The following module was designed to supplement medical students’ learning in the clinic. Please take the time to read through each module by clicking the headings below. Information on how to diagnose and manage hypercalcemia.
Hypercalcemia of malignancy is common in advanced stage cancers affecting over 40% of patients (1). Calcium levels require tight regulation and small variations from normal can cause significant morbidity.
The large majority of the body’s calcium is stored in bone, and a very small amount is in the blood, with about 65% of the blood calcium bound to albumin, unavailable for use (1). Low serum calcium levels stimulate the parathyroid gland to release parathyroid hormone which increases calcium levels in 3 ways: renal tubular reabsorption, vitamin D activation, and mobilization from bone (1). Vitamin D increases calcium absorption from the GI tract and decreases renal excretion (1). On the other side of regulation, calcitonin is a hormone released by parafollicular/C cells in the thyroid gland that is involved in decreasing serum calcium levels by preventing renal reabsorption and calcium mobilization from bone (1).
There are several mechanisms of hypercalcemia of malignancy including humoral hypercalcemia mediated by increased parathyroid hormone-related peptide (PTHrP), local osteolytic hypercalcemia due to breakdown of bone, excess extrarenal activation of activated vitamin D that promotes calcium reabsorption/retention, and excess ectopic or primary PTH secretion (2). The PTHrP mechanism is the most common (80%) and it’s the peptide’s structural similarity to endogenous PTH that drives increased tubular renal absorption of calcium, decreased renal excretion and stimulates osteoblasts to produce RANKL. Local osteolytic hypercalcemia accounts for roughly 20% of hypercalcemia from bone mets and is thought to be due to excessive osteoclast activation and bone resorption due to tumour cytokine secretion (2).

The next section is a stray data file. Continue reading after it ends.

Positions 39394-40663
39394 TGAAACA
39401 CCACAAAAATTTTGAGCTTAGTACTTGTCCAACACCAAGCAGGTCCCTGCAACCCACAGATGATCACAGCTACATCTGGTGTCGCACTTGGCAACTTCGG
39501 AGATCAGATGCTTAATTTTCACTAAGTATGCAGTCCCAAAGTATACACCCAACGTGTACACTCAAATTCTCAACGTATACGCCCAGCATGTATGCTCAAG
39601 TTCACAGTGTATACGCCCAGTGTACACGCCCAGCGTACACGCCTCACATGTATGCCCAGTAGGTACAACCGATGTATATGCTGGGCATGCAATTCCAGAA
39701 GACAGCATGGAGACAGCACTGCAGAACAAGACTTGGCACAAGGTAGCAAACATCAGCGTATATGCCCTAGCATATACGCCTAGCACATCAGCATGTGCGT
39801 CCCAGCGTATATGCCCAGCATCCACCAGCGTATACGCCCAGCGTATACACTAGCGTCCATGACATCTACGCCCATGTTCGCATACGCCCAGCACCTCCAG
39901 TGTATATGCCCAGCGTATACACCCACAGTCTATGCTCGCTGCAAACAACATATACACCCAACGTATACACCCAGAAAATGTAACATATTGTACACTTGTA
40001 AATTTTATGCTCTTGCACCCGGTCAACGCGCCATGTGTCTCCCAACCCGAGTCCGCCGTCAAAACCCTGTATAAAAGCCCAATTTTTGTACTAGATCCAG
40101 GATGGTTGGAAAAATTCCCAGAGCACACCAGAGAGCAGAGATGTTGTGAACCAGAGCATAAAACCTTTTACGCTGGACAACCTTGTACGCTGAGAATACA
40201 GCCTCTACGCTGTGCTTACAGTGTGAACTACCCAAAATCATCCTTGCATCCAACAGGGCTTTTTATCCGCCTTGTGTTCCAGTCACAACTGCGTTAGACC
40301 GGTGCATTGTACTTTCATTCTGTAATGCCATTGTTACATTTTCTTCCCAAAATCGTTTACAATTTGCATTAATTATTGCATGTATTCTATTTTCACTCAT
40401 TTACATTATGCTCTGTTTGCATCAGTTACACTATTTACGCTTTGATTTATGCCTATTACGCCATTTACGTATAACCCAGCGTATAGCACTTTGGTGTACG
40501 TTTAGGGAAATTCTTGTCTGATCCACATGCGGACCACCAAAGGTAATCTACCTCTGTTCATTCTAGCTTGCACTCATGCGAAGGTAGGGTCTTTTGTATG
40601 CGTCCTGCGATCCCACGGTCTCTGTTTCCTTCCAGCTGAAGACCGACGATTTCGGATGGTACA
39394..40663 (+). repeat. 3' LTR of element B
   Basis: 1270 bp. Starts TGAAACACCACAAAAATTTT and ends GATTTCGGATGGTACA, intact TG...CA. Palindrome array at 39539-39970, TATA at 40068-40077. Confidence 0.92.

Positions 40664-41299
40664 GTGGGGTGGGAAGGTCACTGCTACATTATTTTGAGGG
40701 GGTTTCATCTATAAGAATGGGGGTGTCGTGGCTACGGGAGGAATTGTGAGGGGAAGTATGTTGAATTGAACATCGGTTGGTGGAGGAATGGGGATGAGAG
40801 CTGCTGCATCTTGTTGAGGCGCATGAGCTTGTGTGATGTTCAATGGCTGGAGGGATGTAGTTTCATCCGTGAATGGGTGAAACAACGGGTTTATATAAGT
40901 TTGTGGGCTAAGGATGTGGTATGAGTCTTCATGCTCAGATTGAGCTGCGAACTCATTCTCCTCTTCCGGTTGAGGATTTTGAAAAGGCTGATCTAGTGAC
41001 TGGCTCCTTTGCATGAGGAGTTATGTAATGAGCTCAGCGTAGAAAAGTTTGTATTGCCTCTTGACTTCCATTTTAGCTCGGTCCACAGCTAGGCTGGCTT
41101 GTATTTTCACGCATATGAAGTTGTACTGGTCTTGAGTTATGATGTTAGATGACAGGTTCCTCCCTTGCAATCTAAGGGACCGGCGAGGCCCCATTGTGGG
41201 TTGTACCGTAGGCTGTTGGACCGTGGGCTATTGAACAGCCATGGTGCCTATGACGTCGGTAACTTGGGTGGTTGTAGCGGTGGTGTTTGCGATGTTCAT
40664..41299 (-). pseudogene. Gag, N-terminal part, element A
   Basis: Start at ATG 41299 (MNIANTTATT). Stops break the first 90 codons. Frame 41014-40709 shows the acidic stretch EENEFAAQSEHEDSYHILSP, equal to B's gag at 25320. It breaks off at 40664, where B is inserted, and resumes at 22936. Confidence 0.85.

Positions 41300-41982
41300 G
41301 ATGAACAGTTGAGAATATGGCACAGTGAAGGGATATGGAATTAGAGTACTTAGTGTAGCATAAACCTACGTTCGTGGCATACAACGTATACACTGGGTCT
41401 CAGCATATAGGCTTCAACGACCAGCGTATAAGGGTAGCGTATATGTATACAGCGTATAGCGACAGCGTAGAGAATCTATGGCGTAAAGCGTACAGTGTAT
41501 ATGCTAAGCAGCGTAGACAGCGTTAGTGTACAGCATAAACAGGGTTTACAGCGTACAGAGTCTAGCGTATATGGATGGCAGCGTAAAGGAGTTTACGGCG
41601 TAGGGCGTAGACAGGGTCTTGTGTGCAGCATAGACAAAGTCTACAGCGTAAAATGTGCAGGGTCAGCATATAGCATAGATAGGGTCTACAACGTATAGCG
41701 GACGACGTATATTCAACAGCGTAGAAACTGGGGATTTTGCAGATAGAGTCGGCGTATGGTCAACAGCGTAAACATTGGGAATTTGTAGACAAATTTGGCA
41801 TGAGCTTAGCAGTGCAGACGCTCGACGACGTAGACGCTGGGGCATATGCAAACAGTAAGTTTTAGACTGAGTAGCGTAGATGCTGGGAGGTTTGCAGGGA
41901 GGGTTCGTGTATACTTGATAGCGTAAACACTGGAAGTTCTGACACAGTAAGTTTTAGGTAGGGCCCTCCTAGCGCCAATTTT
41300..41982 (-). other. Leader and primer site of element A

The classic mnemonic for symptoms of hypercalcemia is “stones, bones, abdominal moans, and psychic overtones”. In addition there are characteristic cardiovascular system features of hypercalcemia.
If hypercalcemia is suspected, measuring serum calcium and serum albumin levels (if serum albumin is abnormal, measured calcium needs to be adjusted) is the first step of investigations. Once confirmed, PTH, PTHrP and vitamin D levels will help to characterize the cause of hypercalcemia.
The first step in management is fluid resuscitation with IV normal saline. Patients presenting with hypercalcemia due to bone metastases are usually dehydrated due to hypercalcemia-induced nausea, vomiting, loss of appetite and nephrogenic diabetes insipidus. These factors all contribute to volume depletion and propagate the cycle of further increasing serum calcium (1). In addition to fluids, there are several medications used to reduce serum calcium. Exogenous calcitonin has a fast onset of action and is a good initial therapeutic option while bridging to longer term use therapies (1). It works within 4 hours, but tachyphylaxis often develops around 48 hours which is why it should only be used in the transition period for starting maintenance therapy (2). Bisphosphonates (e.g. zoledronic acid and pamidronate) are used as a longer term therapy, but their calcium lowering effect takes 2-4 days (1). In patients with high levels of PTHrP, bisphosphonates might be less effective and other options such as denosumab may be the next treatment of choice, although this use is off-label (1). Hemodialysis should be considered in patients who cannot be safely rehydrated due to cardiorenal disease.
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